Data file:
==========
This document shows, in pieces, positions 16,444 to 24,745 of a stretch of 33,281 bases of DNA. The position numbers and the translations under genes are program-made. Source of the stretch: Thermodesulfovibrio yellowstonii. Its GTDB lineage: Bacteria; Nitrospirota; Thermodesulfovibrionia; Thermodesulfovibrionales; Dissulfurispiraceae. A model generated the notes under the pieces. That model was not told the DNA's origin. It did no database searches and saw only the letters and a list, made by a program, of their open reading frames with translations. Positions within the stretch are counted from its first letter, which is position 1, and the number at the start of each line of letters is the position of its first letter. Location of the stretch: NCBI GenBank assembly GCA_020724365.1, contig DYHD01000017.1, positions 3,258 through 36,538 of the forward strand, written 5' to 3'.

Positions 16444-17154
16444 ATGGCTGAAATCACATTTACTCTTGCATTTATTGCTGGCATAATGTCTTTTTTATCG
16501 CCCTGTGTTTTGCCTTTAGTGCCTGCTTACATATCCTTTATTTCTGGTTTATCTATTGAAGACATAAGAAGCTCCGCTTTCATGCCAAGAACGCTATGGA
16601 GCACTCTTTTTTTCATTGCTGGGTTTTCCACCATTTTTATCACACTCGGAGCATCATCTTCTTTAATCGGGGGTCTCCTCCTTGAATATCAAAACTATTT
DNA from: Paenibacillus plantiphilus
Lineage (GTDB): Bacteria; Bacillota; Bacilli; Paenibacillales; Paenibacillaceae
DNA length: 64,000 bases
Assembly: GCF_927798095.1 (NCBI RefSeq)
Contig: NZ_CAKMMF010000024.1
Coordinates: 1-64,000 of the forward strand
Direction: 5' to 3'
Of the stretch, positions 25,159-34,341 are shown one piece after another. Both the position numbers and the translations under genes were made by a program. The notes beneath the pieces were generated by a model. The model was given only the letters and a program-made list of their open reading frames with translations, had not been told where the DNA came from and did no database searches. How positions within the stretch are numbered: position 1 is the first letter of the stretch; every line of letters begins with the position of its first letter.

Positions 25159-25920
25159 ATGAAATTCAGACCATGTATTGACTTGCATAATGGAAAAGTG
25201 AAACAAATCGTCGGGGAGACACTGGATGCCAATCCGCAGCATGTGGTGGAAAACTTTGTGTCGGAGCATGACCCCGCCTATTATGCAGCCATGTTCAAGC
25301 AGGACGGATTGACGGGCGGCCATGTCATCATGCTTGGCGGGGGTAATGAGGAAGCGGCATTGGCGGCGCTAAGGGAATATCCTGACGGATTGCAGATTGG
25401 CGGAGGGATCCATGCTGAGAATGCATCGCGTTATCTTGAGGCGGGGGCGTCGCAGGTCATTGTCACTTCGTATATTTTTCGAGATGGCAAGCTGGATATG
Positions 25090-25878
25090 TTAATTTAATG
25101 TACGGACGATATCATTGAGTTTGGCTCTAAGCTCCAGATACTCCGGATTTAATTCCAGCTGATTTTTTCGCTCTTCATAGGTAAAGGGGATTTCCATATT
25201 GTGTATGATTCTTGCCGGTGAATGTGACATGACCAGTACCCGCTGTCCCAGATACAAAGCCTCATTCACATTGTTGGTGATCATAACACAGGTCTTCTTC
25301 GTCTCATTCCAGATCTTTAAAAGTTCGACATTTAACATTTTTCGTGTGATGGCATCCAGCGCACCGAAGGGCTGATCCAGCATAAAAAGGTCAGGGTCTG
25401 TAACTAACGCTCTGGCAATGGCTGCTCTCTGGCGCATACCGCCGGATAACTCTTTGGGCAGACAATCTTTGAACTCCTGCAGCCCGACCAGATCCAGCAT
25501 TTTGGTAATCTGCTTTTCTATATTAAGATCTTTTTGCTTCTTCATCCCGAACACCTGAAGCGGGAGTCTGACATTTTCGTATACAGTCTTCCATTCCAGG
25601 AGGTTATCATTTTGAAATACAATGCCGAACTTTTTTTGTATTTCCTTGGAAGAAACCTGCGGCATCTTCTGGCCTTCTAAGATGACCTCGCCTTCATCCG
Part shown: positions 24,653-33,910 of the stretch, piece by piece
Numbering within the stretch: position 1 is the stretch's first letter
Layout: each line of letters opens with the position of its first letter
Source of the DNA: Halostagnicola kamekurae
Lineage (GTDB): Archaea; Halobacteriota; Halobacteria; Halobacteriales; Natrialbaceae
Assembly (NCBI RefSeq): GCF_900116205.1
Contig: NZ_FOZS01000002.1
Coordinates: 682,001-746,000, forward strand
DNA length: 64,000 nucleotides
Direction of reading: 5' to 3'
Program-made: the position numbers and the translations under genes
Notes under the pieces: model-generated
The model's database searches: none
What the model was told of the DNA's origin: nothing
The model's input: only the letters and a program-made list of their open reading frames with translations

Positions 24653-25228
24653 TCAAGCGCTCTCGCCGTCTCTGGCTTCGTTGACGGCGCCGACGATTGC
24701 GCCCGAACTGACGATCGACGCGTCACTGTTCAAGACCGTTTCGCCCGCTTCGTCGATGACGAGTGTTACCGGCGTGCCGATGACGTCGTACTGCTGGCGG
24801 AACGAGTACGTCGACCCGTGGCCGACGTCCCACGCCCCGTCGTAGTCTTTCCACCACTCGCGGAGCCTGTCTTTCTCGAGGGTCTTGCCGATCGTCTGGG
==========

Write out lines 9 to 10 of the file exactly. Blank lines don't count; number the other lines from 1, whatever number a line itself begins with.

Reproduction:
Assembly: GCF_927798095.1 (NCBI RefSeq)
Contig: NZ_CAKMMF010000024.1